I would like to highlight simple evidences of bad and good parenting that we come across in daily life.
Case 1: Mr. A and Mrs. A had good jobs. Mrs. A, after a hard day, comes home and settles down with her dinner plate, looking forward to brief moments of peace when their four-year-old wants to pee. Not knowing whom to tell, he goes to dad. Dad, who’s catching up on the newspaper, not even looking up, dismisses the child saying ‘Go and tell your mom’ while being aware that Mrs. A is having dinner. Poor Mrs. A is left with no choice but to attend. – Negative parenting
Case 2: Twisting case (1) above a little, when the child approaches dad, even before the dad could say anything, granny immediately intervenes saying ‘Go and tell your mom. It’s her job’ while the dad dumbly looks on. – Negative parenting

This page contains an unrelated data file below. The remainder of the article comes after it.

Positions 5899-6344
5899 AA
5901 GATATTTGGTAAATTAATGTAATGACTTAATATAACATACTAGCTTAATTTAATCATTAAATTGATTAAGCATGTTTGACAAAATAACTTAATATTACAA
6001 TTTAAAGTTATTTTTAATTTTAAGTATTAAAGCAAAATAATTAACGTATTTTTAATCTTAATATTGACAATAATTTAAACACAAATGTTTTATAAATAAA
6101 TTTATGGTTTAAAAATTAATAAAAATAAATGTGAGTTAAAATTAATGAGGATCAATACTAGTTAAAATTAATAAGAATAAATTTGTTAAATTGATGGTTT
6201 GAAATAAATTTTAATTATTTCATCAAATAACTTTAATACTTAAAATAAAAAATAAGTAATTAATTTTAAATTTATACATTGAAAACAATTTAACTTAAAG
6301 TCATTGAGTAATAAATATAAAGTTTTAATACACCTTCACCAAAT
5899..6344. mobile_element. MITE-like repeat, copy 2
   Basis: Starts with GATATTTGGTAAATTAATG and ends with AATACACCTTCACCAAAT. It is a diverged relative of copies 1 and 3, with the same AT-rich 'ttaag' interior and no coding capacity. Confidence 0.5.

Case 3: Twisting case (2) a little further, dad, completely ignoring gran, puts his newspaper aside and gets up, turning to the child in full concern, saying ‘You want to go pee-pee baby? Come, let me help you’. Mom is silently thankful, and the child feels more confident about his parents. – Positive parenting
Case 4: Mr. B and Mrs. B are working parents. On a Sunday afternoon, Mrs. B, for whom it’s the busiest time of the year in her office, sits engrossed on her laptop when her three-year-old who was sleeping wakes up and asks for Mom. Mr. B immediately calls out to Mrs. B and orders her to leave everything aside and take him over. – Negative parenting
Case 5: Twisting case (4) a little, Mr. B carries child to Mrs. B who is working in the living room to give him the comfort of her being around but then goes to ask the kid if he wants to drink a glass of milk and play his favourite cricket. The child is happy at the proposition and goes along with dad. – Positive parenting